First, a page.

photo: Dan Zen/Creative Commons
Two stories offering a glimpse at the future in China, and likely elsewhere too:
Diesel fuel shortages hit as the government rations electricity to factories and generators attempt to take up the slack; as the same time poor households begin receiving subsidies as food price inflation hits 10.1%.BBC News reports:
The average wholesale price of some vegetables in Chinese cities rose by nearly two-thirds in the first 10 days of this month, raising fears that food hoarding was exacerbating shortages. It is also thought the government may be considering stiffer penalties for those caught hoarding food. The latest move comes after premier Wen Jiabao said the government was "formulating measures to curb the overly fast rises of prices".
One of those measures may be establishing price controls on grain and vegetables.
All of this comes just as the UN FAO warns that food price rises for 2011 may exceed those of 2008, when shortages and price increases caused rioting in some places around the globe.
The Chinese government is rationing electricity supply as it rushes to meet ambitious energy and environmental targets by the year's end, hence boosting demand for diesel, power generators and even candles as the country scrambles for extra power. "The primary reason for the diesel shortage is that they cut power supply to a lot of industries," KF Yan, research director at consultancy Cera in Beijing, says.
Remember that just last week, the IEA, which until last year poo-pooed the very notion of peak oil, produced a chart in its annual World Energy Outlook that indicated global conventional oil production had in fact peaked in 2006.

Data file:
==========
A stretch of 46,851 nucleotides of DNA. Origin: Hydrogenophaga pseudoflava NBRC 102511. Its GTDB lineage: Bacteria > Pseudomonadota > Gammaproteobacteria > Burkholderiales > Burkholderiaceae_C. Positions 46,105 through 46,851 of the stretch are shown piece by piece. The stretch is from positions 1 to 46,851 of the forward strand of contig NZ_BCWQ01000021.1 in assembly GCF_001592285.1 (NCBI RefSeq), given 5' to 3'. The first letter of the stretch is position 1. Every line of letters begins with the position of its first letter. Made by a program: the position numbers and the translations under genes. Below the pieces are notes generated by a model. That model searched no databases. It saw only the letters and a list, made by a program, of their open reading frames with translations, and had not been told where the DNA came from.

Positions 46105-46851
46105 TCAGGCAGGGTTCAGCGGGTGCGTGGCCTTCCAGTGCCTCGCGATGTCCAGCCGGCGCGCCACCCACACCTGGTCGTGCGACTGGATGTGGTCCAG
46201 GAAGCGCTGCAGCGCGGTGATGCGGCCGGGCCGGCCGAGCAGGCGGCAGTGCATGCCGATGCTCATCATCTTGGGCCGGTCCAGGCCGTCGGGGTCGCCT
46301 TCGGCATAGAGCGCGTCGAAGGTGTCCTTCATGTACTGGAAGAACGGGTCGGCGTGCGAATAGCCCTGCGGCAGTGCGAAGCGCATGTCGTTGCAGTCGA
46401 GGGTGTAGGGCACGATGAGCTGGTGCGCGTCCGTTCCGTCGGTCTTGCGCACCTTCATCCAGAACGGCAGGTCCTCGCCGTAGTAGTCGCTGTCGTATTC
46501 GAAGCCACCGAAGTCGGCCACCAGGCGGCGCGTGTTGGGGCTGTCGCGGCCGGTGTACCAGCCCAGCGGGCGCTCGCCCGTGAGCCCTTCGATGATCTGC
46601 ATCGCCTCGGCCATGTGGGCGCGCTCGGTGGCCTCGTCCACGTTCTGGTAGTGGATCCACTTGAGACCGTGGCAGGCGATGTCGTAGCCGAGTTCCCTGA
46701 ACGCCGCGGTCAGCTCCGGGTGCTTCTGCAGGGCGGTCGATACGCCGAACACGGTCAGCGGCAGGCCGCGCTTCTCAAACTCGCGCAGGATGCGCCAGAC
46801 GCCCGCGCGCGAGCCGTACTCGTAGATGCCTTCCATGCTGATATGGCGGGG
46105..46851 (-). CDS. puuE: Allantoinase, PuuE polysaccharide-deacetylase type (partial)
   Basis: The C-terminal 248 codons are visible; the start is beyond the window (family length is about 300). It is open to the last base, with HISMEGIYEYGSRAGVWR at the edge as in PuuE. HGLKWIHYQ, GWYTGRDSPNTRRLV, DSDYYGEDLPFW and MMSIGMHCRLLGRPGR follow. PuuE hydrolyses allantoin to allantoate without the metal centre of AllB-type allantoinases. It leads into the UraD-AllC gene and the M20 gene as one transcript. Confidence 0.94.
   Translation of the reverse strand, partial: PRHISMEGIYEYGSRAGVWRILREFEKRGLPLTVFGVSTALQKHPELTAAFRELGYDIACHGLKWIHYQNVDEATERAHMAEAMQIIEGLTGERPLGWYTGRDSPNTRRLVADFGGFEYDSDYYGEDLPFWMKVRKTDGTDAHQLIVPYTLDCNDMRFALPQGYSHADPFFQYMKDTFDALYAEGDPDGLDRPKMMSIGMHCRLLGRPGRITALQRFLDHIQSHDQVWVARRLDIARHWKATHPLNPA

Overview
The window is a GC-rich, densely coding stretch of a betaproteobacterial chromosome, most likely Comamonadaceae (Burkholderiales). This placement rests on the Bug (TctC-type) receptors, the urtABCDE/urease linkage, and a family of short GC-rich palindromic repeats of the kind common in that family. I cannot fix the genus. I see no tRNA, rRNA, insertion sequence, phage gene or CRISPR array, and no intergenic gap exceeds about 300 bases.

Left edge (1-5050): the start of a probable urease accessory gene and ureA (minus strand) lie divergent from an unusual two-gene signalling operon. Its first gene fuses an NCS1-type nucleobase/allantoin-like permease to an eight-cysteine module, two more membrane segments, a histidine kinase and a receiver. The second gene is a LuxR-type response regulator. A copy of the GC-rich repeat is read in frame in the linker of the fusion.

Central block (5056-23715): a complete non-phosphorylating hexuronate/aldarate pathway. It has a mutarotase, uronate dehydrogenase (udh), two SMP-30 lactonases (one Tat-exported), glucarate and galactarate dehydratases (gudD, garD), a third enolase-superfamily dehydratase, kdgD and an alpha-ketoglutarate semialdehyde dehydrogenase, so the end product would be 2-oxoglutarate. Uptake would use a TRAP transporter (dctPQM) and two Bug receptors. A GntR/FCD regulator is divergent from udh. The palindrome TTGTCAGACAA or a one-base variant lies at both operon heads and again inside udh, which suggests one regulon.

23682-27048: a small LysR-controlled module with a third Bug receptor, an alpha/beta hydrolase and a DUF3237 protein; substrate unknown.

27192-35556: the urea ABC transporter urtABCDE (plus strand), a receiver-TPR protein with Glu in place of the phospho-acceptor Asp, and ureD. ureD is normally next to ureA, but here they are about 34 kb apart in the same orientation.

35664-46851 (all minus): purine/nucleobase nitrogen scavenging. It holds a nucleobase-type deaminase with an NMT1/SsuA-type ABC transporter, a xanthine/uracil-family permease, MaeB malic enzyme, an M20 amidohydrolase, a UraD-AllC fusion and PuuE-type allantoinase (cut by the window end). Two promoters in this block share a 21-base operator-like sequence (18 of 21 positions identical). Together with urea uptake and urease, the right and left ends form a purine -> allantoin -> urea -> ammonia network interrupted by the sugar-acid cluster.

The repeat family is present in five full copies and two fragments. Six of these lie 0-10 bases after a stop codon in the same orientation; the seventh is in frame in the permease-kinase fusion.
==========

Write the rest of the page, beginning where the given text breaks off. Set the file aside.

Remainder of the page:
Why a glimpse of the future here? While true that the current diesel shortage does not appear to be an issue of diesel production--rather government policy on electricity trying to meet targets on reducing energy intensity per unit of GDP (so sort of cooking the books)--there's no getting around the fact that situations like this are just over the horizon. On food, part of the reason for the global surge in food prices was extreme weather conditions (price speculation and currency fluctuations also contributed), something we're in for more of as the climate warms.
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More on Food Security:
How Will Food Security Be Affected by Climate Change, Energy Constraints & Water Availability?
Japanese Government Animation Explains Global Food Security
Transition Town Plants Up Nut Trees for Food Security
More on Peak Oil:
IEA Chart Says Conventional Oil Production Peaked in 2006
NZ Government Report Warns Peak Oil is Imminent
Peak Oil Alarm Raised by Secret Government Talks
Peak Oil and Agriculture: A Farm for the Future Revisited
The German Military is Freaked Out by Peak Oil